"All the tips or magical insights in the world can't replace devotion, dedication, commitment, and gumption - and there is not secret in that" - Glenn Brackett

  6. #6
    Join Date
    Nov 2006
    Location
    Western Cape
    Posts
    7,613

    Default

    It very much depends on your style of fishing, and your preferred method. Both short and longer rods have their place, but its becoming increasingly difficult for me to justify anything under 9 feet, for any kind of stream fishing in SA. The advantages of a longer rod far outweigh the disadvantages, whereas a shorter rod just doesn't seem to cut it for me anymore. I also fish a 10 foot rod in all types of stream work, but as Gary says, unless you are fishing under tight vegetation, the short rod isn't a very versatile option.
    Disclaimer.... none of my posts are intended to be "expert advice"..just opinions from someone who is willing to help where he can.

  7. #7
    Join Date
    Oct 2006
    Location
    Blouberg
    Posts
    1,745

    Default

    The current fashion is long rods. According to the flyfishing ***s anyway. I agree with Mario though, it's personal taste.

    I have used up to 13' rods on our streams but I find I can manipulate complicated casts more effectively with shorter rods. Yes, longer rods for high sticking but there are certain hookcasts and roll casts that I find easier to do accurately with shorter rods. It could be something to do with the amount of composite material and response times under load. Do'nt know.

    I know when I head out to the WC streams I would be entirely comfortable with anything from 7'6" to 8'6". Shorter in bamboo, of course.

  8. #8

    Default

    Ive notice glass rods tend to be in the shorter range...why is this.
    Orvis released the superfine touch glass rods,they are 8ft and under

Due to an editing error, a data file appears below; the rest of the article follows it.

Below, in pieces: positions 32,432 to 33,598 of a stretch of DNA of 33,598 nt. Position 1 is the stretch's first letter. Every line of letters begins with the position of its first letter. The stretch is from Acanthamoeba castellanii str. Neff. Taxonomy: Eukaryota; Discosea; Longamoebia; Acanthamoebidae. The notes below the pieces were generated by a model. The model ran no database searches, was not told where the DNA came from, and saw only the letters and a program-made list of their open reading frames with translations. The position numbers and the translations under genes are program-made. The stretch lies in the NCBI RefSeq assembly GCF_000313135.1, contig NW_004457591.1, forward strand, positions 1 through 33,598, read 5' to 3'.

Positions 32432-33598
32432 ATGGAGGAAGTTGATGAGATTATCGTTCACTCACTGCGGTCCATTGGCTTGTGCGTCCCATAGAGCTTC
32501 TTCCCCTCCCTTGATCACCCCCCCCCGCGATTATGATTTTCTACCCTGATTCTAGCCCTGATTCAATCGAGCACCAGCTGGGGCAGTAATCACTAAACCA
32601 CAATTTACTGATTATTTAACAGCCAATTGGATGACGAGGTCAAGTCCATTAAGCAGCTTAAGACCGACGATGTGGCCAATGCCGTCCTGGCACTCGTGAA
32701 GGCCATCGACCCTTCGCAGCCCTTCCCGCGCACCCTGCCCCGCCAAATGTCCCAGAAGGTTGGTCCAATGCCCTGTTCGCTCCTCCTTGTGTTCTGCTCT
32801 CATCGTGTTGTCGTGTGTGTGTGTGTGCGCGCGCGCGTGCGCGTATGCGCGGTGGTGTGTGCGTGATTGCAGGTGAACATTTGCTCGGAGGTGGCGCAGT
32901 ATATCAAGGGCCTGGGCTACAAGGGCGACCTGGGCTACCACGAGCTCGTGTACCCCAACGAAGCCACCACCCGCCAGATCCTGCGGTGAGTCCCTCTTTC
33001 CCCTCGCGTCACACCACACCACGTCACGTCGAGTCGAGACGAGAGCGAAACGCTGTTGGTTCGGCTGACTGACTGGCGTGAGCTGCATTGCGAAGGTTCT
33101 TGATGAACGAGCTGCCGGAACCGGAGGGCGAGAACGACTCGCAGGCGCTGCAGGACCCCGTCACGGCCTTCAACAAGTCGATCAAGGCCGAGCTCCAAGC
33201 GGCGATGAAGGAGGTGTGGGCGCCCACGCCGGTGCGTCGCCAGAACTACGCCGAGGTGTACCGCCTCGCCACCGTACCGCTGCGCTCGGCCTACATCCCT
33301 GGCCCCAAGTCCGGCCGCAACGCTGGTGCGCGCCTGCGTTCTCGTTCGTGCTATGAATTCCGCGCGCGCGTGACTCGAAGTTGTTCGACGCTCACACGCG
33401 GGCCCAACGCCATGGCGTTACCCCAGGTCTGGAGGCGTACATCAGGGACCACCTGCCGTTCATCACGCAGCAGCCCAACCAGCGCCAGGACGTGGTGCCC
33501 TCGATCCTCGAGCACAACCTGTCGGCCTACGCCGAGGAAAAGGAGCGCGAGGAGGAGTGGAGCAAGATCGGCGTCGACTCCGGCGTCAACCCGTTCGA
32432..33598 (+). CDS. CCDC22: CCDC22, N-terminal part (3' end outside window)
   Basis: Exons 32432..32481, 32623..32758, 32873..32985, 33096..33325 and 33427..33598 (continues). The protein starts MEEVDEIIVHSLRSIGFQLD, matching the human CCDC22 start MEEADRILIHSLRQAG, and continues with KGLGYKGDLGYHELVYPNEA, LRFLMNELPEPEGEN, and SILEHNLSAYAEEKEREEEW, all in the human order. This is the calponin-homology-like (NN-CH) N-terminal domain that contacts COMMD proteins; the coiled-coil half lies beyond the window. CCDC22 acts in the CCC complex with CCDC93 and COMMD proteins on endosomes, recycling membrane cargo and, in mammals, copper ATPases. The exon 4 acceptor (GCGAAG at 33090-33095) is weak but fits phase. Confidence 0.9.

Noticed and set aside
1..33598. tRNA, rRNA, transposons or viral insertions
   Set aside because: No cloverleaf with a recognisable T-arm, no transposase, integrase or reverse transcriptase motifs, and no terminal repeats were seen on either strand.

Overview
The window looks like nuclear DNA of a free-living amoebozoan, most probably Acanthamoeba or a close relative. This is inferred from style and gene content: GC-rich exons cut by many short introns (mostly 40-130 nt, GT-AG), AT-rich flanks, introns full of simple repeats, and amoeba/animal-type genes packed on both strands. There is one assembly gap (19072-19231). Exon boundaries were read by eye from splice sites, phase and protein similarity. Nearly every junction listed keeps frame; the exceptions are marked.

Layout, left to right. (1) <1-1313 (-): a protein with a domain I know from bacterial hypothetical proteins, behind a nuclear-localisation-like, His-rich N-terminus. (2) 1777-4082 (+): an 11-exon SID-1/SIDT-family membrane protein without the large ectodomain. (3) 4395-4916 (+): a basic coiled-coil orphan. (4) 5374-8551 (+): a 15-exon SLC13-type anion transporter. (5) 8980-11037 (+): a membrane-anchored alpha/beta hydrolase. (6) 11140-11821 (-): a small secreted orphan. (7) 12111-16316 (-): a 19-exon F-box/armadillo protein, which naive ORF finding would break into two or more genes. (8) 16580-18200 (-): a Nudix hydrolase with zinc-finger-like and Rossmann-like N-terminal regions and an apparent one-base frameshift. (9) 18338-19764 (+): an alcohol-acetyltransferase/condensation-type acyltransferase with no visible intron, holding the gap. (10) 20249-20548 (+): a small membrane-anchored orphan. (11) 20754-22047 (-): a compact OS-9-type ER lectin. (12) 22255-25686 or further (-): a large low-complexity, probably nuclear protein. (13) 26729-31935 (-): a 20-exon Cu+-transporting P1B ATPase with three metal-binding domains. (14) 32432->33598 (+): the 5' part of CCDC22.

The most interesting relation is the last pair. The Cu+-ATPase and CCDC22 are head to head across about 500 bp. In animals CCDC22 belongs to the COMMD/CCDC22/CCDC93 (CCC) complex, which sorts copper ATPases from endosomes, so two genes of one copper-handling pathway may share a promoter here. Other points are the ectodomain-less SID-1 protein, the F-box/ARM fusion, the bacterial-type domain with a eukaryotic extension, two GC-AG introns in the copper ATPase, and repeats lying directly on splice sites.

9. Default

    Quote Originally Posted by saflyfish View Post
    Ive notice glass rods tend to be in the shorter range...why is this.
    Orvis released the superfine touch glass rods,they are 8ft and under
    I reckon the materials cannot support itself much more beyond that, unless you increase wall thickness and diameter, which would make it much heavier and bulkier. Same with bamboo.

    The SFT rods are not glass though, it's graphite - just unsanded.
    Mario Geldenhuys
    Smallstream fanatic, plus I do some other things that I can't tell you about

    "All the tips or magical insights in the world can't replace devotion, dedication, commitment, and gumption - and there is not secret in that" - Glenn Brackett

  10. #10

    Default

    SFT are graphite but orvis have released the superfine glass rods as of 2014.Go to the orvis website and check it out here: http://www.orvis.com/store/product_d...ubcat_id=44125
    Last edited by saflyfish; 27-01-14 at 05:03 PM. Reason: correction

Page 1 of 3 123 LastLast

Bookmarks

Posting Permissions

  • You may not post new threads
  • You may not post replies
  • You may not post attachments
  • You may not edit your posts
  •